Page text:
In 2018, David Reddy, Lisa Dulude, Eric Thomas, and Alexandra Salmon formed Artemisia LLC to build and operate a vacation rental in central Washington state. Motivated by their personal values and professional skills, they set their sights on making it a zero energy building. Zero Energy Project talks with Artemisia partners about the vision behind the project and its success.


ZEP: Tell us about your zero energy vacation rental.

Artemisia: We built what we believe is the first zero energy nightly vacation rental, an 1,815-square-foot, 3-bedroom, 100% electric grid-tied net-zero energy home located in the beautiful Methow Valley. It feels wonderfully isolated, but you don’t need to get into your car to get to restaurants, shops, and other amenities in the nearby small town of Winthrop.


ZEP: What were your motivations and goals, and to what degree did you meet them?

Artemisia: All four of us share a deep concern about climate change and a strong interest in reducing the carbon footprint of homes. Eric and Alex had built a previous zero energy home in Seattle. Dave and Lisa both work in the fields of sustainability and energy efficiency. They wanted to apply their knowledge by “walking-the-walk” in their own project. We all enjoyed the challenge of pushing the energy-efficiency envelope while sticking to a budget.

Our goal was simple: to build a highly energy efficient, all-electric zero energy design that was achieved on a modest budget and was financially profitable. In the first year of operation, we achieved our goal by producing more solar energy than the home used over a 12-month period.


ZEP: How much additional are you paying per month on your mortgage to cover the added costs of getting to zero and how does that compare to your monthly energy savings?

We weren’t able to get a traditional mortgage for this project because it is owned by the LLC our two families set up. However, if we were to finance the $26,000 price difference of getting to net-zero over 30 years at 3.92%, it would add about $123 per month to the mortgage bill. When you factor in the $190 per month utility bill savings, we would actually come out $67 per month ahead by going the zero energy route, right from the very first month.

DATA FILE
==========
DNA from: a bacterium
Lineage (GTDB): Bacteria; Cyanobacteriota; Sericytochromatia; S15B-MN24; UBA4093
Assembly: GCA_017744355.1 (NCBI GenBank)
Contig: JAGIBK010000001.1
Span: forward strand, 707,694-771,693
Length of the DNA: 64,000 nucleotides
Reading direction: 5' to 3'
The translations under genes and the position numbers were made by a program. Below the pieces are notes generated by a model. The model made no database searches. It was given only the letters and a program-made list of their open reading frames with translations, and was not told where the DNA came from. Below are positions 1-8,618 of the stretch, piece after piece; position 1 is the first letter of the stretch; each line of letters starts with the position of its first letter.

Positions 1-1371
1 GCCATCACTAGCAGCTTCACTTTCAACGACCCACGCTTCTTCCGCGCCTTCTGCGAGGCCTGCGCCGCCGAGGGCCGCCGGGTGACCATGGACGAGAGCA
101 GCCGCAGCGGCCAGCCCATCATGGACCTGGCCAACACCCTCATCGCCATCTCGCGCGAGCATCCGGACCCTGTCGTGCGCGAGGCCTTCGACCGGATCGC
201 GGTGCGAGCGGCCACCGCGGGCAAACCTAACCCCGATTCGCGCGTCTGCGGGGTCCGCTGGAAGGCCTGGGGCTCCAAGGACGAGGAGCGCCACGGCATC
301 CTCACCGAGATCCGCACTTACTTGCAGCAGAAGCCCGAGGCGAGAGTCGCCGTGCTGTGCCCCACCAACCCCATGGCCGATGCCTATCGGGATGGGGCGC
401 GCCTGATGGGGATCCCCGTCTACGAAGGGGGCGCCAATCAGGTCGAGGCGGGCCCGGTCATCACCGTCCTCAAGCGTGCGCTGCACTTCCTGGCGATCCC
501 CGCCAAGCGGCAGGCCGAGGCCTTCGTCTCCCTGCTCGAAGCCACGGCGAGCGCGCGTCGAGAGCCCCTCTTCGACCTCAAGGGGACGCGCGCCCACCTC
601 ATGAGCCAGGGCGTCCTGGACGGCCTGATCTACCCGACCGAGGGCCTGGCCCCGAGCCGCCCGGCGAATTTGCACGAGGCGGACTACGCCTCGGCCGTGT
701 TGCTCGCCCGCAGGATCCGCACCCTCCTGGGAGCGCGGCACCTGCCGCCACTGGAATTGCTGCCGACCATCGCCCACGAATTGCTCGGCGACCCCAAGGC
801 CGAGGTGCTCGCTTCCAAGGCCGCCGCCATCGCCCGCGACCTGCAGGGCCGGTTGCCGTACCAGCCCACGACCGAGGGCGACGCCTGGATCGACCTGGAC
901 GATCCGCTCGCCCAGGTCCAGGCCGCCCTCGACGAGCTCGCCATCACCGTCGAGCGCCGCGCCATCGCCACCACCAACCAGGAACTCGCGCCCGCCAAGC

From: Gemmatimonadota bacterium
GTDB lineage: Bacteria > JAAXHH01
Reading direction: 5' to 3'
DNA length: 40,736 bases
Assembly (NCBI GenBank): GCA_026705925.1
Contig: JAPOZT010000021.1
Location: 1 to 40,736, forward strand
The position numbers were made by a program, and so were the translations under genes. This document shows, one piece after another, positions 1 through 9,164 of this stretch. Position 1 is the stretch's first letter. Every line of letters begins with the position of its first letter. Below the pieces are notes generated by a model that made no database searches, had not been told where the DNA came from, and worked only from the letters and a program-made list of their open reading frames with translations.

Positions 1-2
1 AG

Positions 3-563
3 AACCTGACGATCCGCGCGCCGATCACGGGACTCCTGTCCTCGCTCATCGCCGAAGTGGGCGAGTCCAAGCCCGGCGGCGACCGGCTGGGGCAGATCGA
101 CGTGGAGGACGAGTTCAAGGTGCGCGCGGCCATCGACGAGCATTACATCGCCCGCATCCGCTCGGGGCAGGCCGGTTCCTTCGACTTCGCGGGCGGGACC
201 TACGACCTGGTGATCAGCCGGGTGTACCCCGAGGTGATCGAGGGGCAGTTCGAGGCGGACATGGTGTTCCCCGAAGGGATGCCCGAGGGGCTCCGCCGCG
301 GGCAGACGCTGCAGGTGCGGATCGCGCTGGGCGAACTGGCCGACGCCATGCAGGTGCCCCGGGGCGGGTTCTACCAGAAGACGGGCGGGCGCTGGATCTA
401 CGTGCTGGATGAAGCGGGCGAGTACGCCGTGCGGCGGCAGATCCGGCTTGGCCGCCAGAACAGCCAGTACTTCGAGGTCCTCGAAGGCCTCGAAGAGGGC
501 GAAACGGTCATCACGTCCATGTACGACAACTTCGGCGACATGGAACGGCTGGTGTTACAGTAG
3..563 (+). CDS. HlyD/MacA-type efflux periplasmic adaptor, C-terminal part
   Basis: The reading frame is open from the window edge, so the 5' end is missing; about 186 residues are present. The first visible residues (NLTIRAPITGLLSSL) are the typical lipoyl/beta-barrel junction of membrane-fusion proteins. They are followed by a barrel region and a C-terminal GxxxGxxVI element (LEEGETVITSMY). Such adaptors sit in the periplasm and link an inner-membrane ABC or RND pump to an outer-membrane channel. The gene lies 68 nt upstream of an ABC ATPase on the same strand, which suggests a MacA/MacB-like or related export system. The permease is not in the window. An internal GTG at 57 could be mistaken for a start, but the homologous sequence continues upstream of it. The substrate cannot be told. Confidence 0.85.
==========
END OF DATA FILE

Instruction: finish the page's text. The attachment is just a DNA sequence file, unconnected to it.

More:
ZEP: Can you break down the added cost to get to net-zero versus a similar home built to code?

Artemisia: In general, we tried to prioritize energy efficiency and rooftop solar over costly finishes, and in so doing, we believe we kept our construction budget in line with or below other vacation homes in the area. That said, we estimated that building our home net-zero cost about $26,000 more than if we had built the identical design to code-minimum standards.

Rooftop Solar

The 5.4 kW PV system, with installation, was just under $20,000, or about $3.50/Watt. The remote location was a factor in a higher system cost. However, the cost of the solar was offset by a federal tax credit of 30% of the cost of the system, as well as a small production incentive we will receive annually from Washington State.


We used Structural Insulated Panels (SIPs) for the building envelope. They cost up to 20% more than traditional 2×6 framing. SIPs may have added about $5,500 to the cost of our home, although we did not get bids for traditional framing. One of the benefits of SIPs construction is lower labor costs, but we found our labor costs to be on par with stick building because we had to bring in a framer familiar with SIPs construction from out of state.


We chose vinyl-framed windows, which were less than wood or fiberglass. However, to achieve our zero energy goal, we went with triple-pane instead of double-pane, which added about 20% or $2,500 to our window package price.


Our fresh-air ventilation system makes use of a LifeBreath heat recovery ventilator (HRV), which cost about $3,900 installed. If we had gone the code-minimum route, we might have gotten away with a whole-house, exhaust-only system for less than half that price, but we would have paid more in heating and cooling costs, and it could have led to cold drafts in the winter.


We chose an 80-gallon Voltex heat-pump water heater from AO Smith, which retails for about $2,100. A low-end propane water heater costs about $1,200. Even though the initial cost was higher for the heat pump water heater, it was a far better deal because propane is more expensive than electricity and the heat pump water heater is significantly more efficient than the propane water heater. Choosing efficient electric appliances, such as our heat pump clothes dryer and induction range, added about $1,000 over their less-efficient electric or propane counterparts.

A back-of-the-envelope calculation shows that we spent roughly $32,000 to meet our net-zero goal, $6,000 of which came back as a federal tax rebate, for a net total of $26,000. Our construction costs totalled about $300,000, so we would estimate our incremental cost of achieving net-zero to be roughly 8.7%.


ZEP: How do you calculate your saving on energy bills each month?

Artemisia: We pay only the $32 base service charge for our local electric co-op and no propane or gas bill. Our utility estimates the average monthly electricity bill in the area to be $120. The cost to refill a propane tank would average out to about $100 per month. So we would estimate our average monthly energy savings to be about $190. For a limited time, Washington State will also be paying us a production credit for each kilowatt hour our solar panels generate, which we estimate will add up to about $1,200 per year.